*When looking for the owners of the cat you found please don’t disclose too many details about the cat and the exact location and please don’t include pictures of the cat in his full glory. Leave someplace for the questions which the genuine owner won’t hesitate to answer, for example: does your cat have white socks? how many white socks does your cat have? does your cat have any particular markings? Genuine cat owners will not only confidentially answer all your questions but will also have photos of their cat on their phone and will be able to describe the circumstances when and where their cat is missing from. Never invite anyone to your house to see the cat without being 100% sure they are the owners. Ask the questions first. If you have any doubts ask your local vet, Cats Protection or the RSPCA for help/advice. If your cat was found by someone, you would be grateful to that person for the detective work of the ownership so your cat doesn’t end up in wrong hands.

If you have made a really good attempt to find the cat’s owner you might wish to keep him as your own pet. Please arrange for a veterinary check, micro-chipping and neutering, if this hasn’t been done. Neutering will stop cats from roaming large territories in search of a mating partner and will also stop cats from fighting for territory. Neutering reduces fighting and limits infection of FIV virus which is mainly transmitted through bites. If you are not in a position to adopt the cat you found please approach appropriate animal charities for rehoming. Please make sure the charities or rescues offering to help have strictly a no-kill policy and always execute home checks prior to rehoming. Never arrange for rehoming on your own, through social media and sale sites. This will only expose the cat in danger and you might need to deal with people who don’t have the cat’s best interest at heart.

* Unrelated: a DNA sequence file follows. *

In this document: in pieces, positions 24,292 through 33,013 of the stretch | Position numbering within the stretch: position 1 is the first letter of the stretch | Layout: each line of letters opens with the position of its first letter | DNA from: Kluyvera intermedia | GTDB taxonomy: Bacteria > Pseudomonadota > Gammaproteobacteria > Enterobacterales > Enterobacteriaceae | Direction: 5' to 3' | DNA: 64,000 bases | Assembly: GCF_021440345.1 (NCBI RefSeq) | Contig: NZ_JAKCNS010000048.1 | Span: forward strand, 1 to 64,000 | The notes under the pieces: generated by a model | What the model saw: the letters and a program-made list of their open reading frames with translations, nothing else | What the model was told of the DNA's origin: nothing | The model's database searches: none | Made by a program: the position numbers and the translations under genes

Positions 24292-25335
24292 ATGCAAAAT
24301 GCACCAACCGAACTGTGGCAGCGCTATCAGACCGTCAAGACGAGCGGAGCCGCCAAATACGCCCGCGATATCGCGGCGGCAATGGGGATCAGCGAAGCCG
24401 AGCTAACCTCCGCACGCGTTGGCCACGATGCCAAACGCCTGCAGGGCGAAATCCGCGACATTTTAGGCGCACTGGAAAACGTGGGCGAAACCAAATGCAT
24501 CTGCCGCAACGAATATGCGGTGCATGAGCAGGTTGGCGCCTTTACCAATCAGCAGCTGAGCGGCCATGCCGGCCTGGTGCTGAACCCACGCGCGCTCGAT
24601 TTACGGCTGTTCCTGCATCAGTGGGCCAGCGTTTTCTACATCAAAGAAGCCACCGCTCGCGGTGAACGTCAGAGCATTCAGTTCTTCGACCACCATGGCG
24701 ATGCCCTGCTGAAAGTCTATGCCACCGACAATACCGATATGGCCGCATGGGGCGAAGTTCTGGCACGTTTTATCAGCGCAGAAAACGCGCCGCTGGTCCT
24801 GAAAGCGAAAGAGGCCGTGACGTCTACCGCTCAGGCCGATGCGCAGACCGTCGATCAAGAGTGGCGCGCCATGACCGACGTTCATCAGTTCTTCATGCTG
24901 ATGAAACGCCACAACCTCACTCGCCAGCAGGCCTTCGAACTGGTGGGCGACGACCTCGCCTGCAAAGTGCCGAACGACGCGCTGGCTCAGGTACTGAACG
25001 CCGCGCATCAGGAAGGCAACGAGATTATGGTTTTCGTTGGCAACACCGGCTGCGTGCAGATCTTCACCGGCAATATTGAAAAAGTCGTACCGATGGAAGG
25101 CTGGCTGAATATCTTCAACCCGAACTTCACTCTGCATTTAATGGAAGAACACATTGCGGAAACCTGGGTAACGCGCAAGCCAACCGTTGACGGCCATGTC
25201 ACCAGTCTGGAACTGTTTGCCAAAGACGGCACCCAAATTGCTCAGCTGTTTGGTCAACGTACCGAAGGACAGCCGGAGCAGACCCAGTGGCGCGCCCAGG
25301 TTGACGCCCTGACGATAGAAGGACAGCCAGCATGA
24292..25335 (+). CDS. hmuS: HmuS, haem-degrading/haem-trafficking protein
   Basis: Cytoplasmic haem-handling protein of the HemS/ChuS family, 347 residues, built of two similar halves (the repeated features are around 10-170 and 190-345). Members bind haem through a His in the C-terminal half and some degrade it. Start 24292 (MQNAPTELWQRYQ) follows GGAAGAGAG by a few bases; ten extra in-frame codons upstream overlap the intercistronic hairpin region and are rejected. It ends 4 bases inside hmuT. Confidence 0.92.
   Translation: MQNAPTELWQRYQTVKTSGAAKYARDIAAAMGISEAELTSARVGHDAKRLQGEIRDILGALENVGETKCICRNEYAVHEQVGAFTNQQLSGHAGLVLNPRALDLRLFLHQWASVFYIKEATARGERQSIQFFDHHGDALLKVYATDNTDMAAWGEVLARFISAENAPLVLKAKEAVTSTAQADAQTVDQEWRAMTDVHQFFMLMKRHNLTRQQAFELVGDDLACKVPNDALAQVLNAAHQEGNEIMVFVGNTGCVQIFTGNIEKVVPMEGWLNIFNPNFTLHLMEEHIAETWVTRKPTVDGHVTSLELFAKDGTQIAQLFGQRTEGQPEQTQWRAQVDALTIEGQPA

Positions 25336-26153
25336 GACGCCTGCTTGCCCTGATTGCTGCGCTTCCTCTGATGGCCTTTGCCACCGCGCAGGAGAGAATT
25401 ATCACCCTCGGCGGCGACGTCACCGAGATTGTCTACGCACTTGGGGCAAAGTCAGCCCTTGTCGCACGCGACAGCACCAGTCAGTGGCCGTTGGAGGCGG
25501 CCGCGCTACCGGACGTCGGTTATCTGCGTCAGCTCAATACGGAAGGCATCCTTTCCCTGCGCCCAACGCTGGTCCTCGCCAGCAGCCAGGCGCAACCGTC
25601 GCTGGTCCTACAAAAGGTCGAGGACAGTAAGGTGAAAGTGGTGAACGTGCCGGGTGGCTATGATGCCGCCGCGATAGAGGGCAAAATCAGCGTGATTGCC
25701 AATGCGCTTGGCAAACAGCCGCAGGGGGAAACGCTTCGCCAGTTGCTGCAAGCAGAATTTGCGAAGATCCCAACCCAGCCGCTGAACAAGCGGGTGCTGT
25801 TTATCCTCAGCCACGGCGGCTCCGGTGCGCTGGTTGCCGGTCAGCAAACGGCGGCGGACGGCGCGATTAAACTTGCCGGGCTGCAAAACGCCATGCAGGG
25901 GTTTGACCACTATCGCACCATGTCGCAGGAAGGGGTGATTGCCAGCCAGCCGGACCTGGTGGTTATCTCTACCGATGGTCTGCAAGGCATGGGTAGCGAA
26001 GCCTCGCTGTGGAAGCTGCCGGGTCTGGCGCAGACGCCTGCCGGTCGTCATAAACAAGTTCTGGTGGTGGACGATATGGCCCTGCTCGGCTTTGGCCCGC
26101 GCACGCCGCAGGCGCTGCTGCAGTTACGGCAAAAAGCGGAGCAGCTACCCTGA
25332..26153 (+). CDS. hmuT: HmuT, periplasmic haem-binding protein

If you find one or more newborn kittens, first check to see if their mother is about. If the mum is there, the kittens don’t need to be moved immediately but they must be safe, ideally indoors with their mother. It’s important the mum and the kittens stay safe and warm and have shelter from the wind and rain and that the other animals (cats, dogs, foxes) don’t have access to them. You can give them a box with a blanket or a towel. The mother most probably will move the kittens to the box to keep them warm. Contact a local charity and follow their guidelines. In the meantime provide food and water for the mum. Nursing females eat a lot as they are feeding newborn kittens and there is no risk to overfeed them. Don’t try to touch the kittens if the mum is there. She won’t like it. She could attack you or abandon the kittens.

If you can’t see the mum please step back and observe from a distance. It’s possible that she is nearby and watching but is waiting for you to leave before coming back to the kittens. This would indicate that the mum is stray or semi-feral/feral. If you spot the mum please call your local animal charity asap and follow their guidelines.